Alex Martelli aleaxit at
Thu Jul 12 04:35:18 EDT 2001

"EricIDLE" <grayson-wilson at> wrote in message
news:tO837.679712$166.14009323 at
> Ok well I dont quite grasp the Lambda concept heres an example.

Oh, the _concept_ is not too deep or complicated: lambda lets
you keep extremely-simple functions anonymous by defining them
'inline' where you use them (often, pass them as parameters).

> def mult(x,y):
>     return x * y
> f = reduce(lambda x,y: x*y,n)
> print f
> *NOTE   The varible N is defined in the code before this excerpt.
> Anyways back to the point the book says this is easier!?!?

Easier than what?

> But comon sense tells me this is easier.
> def mult(x,y):
>     return x * y
> f = reduce(mult,n)
> print f
> Isnt that easier??

Even 'easier' (and surely faster) would IMHO be:

import operator
f = reduce(operator.mul, n)
print f

Many 'appropriate' examples of lambda are things that module
operator exposes in a faster and more usable way.  When you
go beyond that, things can easily get too complicated for a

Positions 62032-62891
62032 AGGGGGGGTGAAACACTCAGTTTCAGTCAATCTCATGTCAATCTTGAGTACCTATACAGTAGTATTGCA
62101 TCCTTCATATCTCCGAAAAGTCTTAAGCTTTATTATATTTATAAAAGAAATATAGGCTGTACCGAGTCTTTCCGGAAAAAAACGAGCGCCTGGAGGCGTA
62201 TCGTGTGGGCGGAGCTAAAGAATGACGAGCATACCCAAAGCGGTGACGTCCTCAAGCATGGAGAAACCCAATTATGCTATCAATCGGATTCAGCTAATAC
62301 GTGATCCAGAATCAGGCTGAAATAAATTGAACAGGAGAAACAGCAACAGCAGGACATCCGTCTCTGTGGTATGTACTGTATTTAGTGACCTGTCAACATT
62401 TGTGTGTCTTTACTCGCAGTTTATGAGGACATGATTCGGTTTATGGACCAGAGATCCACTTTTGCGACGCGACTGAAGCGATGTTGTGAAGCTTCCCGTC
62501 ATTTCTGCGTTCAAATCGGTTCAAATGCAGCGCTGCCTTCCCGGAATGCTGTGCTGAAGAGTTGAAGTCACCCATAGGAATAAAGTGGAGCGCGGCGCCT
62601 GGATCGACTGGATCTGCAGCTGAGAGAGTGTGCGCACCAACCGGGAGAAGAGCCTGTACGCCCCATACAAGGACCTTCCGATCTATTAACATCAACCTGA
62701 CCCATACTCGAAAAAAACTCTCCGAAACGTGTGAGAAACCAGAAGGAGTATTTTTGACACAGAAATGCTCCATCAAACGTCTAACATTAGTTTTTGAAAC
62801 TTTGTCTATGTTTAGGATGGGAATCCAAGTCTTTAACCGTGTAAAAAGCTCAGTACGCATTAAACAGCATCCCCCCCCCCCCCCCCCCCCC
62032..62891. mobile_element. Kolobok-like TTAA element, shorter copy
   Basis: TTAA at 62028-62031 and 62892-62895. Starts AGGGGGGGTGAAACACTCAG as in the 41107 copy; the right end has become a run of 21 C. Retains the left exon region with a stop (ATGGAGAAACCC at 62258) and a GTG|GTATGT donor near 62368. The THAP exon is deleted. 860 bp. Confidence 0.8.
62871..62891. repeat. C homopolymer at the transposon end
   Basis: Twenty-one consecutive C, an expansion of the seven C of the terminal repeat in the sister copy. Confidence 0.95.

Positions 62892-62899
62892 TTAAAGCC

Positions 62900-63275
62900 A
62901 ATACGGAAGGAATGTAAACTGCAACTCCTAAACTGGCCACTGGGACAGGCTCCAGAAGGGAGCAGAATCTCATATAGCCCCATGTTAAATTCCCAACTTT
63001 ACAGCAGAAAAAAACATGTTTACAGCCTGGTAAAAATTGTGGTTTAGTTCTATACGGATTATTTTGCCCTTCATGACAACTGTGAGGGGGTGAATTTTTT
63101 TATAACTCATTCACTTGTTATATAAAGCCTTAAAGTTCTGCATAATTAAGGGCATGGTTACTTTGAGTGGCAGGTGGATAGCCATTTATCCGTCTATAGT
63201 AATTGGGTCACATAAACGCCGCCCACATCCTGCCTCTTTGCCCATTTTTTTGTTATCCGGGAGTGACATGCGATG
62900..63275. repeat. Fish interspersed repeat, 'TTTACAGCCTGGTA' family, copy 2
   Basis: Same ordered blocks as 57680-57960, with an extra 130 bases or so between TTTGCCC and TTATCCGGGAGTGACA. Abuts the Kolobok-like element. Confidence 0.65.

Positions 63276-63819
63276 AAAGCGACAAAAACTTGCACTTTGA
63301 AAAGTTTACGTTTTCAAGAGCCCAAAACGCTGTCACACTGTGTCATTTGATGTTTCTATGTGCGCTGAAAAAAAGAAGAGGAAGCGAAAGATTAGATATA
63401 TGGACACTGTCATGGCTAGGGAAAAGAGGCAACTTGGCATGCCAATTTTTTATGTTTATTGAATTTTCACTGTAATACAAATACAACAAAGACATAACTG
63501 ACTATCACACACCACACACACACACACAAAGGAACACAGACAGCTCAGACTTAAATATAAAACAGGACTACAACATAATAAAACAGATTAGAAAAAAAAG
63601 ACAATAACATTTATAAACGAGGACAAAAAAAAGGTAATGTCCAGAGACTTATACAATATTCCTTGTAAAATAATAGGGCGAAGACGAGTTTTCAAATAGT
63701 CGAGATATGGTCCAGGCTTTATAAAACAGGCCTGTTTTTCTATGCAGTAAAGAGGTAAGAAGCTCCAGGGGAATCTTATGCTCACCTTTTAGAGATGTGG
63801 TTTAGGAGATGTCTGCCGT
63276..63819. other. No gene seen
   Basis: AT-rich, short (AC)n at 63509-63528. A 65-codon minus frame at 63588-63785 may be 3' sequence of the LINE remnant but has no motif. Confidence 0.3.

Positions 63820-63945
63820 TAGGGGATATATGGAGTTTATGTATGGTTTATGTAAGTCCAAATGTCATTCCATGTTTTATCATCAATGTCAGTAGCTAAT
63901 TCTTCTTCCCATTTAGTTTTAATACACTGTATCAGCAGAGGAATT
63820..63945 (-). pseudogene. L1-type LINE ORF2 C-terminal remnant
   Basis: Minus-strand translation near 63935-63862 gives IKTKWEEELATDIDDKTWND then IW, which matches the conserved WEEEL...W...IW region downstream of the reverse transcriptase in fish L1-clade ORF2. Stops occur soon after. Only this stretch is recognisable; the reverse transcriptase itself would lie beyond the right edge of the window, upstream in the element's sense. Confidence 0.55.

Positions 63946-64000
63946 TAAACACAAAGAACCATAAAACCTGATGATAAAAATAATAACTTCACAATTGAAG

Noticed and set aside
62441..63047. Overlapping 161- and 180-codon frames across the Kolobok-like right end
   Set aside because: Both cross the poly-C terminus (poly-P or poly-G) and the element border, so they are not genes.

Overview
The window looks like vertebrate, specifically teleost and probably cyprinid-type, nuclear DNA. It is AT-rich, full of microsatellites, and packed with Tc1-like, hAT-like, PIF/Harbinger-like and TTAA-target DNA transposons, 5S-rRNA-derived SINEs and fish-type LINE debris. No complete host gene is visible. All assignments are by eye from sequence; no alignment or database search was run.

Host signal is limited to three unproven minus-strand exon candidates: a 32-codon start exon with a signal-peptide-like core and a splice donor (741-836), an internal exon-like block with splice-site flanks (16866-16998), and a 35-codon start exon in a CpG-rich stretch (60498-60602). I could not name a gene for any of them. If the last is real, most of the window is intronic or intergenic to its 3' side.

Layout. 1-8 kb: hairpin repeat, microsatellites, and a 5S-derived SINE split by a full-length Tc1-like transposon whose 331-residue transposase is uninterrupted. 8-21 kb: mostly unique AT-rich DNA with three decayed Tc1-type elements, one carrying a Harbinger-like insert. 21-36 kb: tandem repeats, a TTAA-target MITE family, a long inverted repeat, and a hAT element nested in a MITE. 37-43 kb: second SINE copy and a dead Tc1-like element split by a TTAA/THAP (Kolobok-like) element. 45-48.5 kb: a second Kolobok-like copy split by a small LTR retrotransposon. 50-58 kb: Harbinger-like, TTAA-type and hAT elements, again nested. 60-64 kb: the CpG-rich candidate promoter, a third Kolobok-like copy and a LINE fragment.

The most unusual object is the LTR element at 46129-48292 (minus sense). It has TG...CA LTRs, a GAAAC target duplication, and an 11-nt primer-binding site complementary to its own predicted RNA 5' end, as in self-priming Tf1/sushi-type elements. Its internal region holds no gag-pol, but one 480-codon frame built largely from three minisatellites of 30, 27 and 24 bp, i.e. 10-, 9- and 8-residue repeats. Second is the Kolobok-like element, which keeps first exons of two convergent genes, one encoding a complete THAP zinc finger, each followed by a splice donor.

lambda to be well-readable.  There ARE a few exceptions, but
personally I'd rather have operator extended a little bit,
and/or use some form of currying.  So I hardly ever use
lambda, personally, nor do I suggest it to newbies.

> Or do I not get lambda?
> *NOTE ... I think its just a way to complicate things OR just a way to
> typing the function name beacuse.... I dont know they are scared of the
> names they give them.

People do like to keep things anonymous, and sometimes they
have a point.  A well-chosen name can help make code clearer,
but if you care nothing about the name you're quite apt to
choose one that will instead make code LESS readable.  And
naming something often means 'breaking up' an expression into
a few statements -- that may well be beneficial to clarity
when the expression is overly complicated, but for some
expressions of middling complexity the breaking-up may
instead diminish readability by spreading things out too much.

I think you do "get lambda": it's nothing but a way to keep
some extremely simple functions anonymous and in-line.  I
tend to agree that, in Python as it exists today, lambda does
not add enough expressive power to "carry its weight" in
terms of added language complication (when teaching Python
to people without a background in other languages that include
some 'lambda' construct -- and such 'other languages' tend
to have fewer limitations on lambdas' power).  A slightly
richer module operator and a standardized way to curry any
arbitrary callable would be vastly preferable (it's easy to
cook up currying in Python today, but newbies having some
problems with lambda are unlikely to think of that:-).


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